Author: Abdullah Faiq
Howard College of Medicine
RSA is proud to share the following essay from one of the 2018-2019 Medical Student Scholarship winners, Abdullah Faiq. We felt this essay best exemplified why they are choosing EM as a specialty. Congratulations, Abdullah!
As I stitched my patient’s last sutures, drawing his eyebrows back into alignment, I turned my attention to his visibly relieved wife. “Don’t worry, he’ll be as handsome as he was yesterday.” She laughed, complimented my work, and insisted her husband take a selfie for the kids. A few hours earlier, he had been in a life-threatening car accident, arriving as a code yellow with 1.5L of blood loss. I lifted the suture mat off his face and saw him smile for the first time. It was 3AM, I felt present and focused, and there was no place I would rather have been.
Walking out of the room, I replayed in my mind’s eye the coordinated care that had stabilized a dire situation. The patient was the same age as my father had been when he lost his life in a car accident. My father was riding his bicycle in a small rural village in Afghanistan to get balloons for my brother’s first birthday and had been struck by a speeding vehicle. He hit his head on the sidewalk but remained alert and responsive for hours before EMS arrived. Miscommunication further delayed his care, and he was taken to a distant hospital with no surgeon on call. He was re-routed to a city hospital, but never made it there. Throughout my journey in medicine, from a seventeen-year-old EMT to an aspiring emergency physician, my father’s tragedy has shaped my desire to work in the golden hour and be a part of the life-saving interventions my father never had.
I arrived in America at age 13, and by age 15 I was working to support my family. Joining EMS as a teenager, I quickly realized that my personality was well-suited for crisis management. Having lived in a warzone had prepared me to embrace, rather than be paralyzed by risks and uncertainty. I enrolled in George Mason University as a Psychology major with the hope that this coursework might assist me in supporting my mother with her grief. Within this major I learned the power of active listening, empathy, and enabling others to feel heard. Classes such as “Effective Communication” taught me skills that became immediately useful upon graduation when I began working at the Inova Emergency Department.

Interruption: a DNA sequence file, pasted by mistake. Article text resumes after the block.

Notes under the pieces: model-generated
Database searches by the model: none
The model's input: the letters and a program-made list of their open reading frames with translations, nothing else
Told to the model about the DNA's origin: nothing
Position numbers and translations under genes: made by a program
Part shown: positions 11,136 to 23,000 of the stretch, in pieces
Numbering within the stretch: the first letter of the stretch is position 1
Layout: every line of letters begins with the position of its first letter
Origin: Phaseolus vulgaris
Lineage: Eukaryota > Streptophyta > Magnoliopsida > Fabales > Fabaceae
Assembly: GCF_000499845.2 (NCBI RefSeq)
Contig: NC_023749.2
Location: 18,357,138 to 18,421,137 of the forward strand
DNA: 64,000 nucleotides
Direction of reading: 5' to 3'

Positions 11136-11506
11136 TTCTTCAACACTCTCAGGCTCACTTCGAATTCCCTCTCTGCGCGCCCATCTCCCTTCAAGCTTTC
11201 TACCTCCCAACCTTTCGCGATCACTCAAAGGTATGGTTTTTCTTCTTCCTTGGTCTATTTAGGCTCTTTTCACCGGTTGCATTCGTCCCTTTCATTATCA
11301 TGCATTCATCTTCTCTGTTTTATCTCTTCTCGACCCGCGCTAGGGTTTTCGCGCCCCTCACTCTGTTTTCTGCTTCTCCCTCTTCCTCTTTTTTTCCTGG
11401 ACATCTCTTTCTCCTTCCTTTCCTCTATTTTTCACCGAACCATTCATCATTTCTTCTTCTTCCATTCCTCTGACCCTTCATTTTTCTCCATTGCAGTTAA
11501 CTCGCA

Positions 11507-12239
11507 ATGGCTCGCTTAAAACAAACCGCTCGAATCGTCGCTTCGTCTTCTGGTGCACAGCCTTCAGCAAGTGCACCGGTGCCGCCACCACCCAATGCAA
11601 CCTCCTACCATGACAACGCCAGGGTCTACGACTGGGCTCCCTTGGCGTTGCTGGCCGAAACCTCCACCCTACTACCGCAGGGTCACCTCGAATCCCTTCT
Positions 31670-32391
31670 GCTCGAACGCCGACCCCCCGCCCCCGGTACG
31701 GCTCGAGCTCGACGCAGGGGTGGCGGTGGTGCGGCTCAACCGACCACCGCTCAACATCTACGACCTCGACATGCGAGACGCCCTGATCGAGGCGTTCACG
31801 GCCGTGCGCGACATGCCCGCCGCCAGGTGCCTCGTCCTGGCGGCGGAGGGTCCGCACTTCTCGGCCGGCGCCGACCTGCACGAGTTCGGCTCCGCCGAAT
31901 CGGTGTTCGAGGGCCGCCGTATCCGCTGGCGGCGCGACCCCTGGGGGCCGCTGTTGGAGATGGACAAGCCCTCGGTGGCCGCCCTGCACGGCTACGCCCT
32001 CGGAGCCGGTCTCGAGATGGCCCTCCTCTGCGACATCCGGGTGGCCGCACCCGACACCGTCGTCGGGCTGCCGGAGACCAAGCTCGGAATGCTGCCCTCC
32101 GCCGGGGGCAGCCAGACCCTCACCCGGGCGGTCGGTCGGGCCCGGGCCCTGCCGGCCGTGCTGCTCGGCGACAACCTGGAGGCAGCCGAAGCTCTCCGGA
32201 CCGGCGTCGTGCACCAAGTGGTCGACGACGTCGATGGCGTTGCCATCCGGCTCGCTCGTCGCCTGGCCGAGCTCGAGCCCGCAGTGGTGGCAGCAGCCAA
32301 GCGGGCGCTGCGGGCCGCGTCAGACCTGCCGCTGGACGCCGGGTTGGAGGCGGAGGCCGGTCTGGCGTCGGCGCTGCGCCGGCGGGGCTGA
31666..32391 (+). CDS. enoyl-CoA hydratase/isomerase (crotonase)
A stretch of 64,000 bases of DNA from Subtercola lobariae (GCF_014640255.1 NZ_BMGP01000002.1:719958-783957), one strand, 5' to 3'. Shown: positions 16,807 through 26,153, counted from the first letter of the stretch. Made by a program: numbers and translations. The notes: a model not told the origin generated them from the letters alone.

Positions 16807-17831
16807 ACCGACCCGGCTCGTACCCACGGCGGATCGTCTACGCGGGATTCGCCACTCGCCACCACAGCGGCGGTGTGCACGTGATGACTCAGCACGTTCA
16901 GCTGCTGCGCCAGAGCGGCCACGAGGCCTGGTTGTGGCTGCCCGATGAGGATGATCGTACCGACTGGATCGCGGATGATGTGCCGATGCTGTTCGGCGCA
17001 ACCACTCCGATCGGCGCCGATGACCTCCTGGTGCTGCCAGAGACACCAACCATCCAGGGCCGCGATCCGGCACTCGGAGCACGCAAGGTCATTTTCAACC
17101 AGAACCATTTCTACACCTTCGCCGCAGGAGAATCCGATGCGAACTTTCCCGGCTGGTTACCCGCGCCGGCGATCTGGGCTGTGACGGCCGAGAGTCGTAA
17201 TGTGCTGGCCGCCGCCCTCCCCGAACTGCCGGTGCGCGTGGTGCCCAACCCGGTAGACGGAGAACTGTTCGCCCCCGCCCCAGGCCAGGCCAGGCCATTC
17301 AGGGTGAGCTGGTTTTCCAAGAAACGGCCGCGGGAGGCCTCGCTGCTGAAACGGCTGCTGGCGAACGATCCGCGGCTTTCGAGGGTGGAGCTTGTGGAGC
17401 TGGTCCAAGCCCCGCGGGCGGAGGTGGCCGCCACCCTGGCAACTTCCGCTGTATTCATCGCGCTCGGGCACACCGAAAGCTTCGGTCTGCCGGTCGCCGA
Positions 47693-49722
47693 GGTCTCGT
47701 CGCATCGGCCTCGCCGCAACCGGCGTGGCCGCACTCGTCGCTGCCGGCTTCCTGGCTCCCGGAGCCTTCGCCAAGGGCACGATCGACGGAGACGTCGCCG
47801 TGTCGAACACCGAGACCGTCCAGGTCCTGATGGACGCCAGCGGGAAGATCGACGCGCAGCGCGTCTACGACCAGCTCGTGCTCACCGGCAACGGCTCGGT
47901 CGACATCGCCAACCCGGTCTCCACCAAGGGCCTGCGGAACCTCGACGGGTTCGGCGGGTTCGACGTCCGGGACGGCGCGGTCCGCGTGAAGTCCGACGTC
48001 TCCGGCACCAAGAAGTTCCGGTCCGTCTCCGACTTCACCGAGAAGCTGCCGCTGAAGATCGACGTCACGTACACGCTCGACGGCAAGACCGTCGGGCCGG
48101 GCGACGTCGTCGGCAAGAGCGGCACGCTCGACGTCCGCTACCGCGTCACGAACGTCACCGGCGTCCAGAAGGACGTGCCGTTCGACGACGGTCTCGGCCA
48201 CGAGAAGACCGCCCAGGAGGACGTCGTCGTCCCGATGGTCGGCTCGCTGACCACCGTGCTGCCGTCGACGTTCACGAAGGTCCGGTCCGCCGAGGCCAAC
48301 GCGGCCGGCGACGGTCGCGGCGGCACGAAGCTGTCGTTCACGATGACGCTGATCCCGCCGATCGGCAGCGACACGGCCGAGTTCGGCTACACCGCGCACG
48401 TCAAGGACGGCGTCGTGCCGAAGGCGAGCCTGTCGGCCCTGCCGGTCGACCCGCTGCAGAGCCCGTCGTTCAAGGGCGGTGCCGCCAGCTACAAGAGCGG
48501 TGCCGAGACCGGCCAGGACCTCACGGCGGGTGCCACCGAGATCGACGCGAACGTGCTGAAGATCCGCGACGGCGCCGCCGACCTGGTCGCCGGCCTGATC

Working in the ED brought me face-to-face with the health care inadequacies of homeless, drug-dependent, and refugee populations. I gained insight into public health issues in America and their impact on our emergency healthcare system. I already knew that I wanted be a physician, but my encounters with these systemic issues inspired me to broaden my scope and develop my understanding of public health. I pursued a Master’s in Public Health (MPH) which allowed me to enrich my analytical skills and branch into clinical research at NIH. Working at the bench was academically rewarding, but I began yearning for the fast pace and unpredictable days in the ED.
At the heart of emergency medicine is the ability to transition from listening to leading. During medical school, I worked on my ability to lead a team. As class president I learned the importance of radical transparency for building a high-functioning team.
Emergency Medicine is my calling, and I will bring positive energy and compassion into the wee hours of the morning. I look forward to expanding my clinical competence, staying involved in my new community, and finding opportunities to work on my long-term goal of reducing health deserts. I began this journey with a desire to shield others from my family’s tragic experience and, in this pursuit, I have discovered my life’s work.